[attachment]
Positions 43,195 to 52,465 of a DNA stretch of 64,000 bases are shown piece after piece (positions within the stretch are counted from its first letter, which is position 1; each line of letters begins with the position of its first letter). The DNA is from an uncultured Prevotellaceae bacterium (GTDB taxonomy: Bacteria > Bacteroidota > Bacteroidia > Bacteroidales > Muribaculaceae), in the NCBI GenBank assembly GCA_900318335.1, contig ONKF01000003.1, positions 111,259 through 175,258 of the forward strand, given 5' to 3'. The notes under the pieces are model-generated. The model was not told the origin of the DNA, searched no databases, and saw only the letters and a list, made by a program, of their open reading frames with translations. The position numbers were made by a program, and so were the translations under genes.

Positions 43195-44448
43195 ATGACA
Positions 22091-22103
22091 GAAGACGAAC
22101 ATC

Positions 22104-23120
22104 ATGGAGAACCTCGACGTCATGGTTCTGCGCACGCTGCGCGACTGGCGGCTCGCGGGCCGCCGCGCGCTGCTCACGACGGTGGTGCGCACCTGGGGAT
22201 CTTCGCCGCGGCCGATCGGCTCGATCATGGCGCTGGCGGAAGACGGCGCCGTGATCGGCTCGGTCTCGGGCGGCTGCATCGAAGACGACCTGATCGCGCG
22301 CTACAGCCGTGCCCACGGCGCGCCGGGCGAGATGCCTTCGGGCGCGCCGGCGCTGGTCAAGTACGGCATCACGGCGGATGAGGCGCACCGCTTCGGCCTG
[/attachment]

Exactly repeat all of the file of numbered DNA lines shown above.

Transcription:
Positions 43,195 to 52,465 of a DNA stretch of 64,000 bases are shown piece after piece (positions within the stretch are counted from its first letter, which is position 1; each line of letters begins with the position of its first letter). The DNA is from an uncultured Prevotellaceae bacterium (GTDB taxonomy: Bacteria > Bacteroidota > Bacteroidia > Bacteroidales > Muribaculaceae), in the NCBI GenBank assembly GCA_900318335.1, contig ONKF01000003.1, positions 111,259 through 175,258 of the forward strand, given 5' to 3'. The notes under the pieces are model-generated. The model was not told the origin of the DNA, searched no databases, and saw only the letters and a list, made by a program, of their open reading frames with translations. The position numbers were made by a program, and so were the translations under genes.

Positions 43195-44448
43195 ATGACA
Positions 22091-22103
22091 GAAGACGAAC
22101 ATC

Positions 22104-23120
22104 ATGGAGAACCTCGACGTCATGGTTCTGCGCACGCTGCGCGACTGGCGGCTCGCGGGCCGCCGCGCGCTGCTCACGACGGTGGTGCGCACCTGGGGAT
22201 CTTCGCCGCGGCCGATCGGCTCGATCATGGCGCTGGCGGAAGACGGCGCCGTGATCGGCTCGGTCTCGGGCGGCTGCATCGAAGACGACCTGATCGCGCG
22301 CTACAGCCGTGCCCACGGCGCGCCGGGCGAGATGCCTTCGGGCGCGCCGGCGCTGGTCAAGTACGGCATCACGGCGGATGAGGCGCACCGCTTCGGCCTG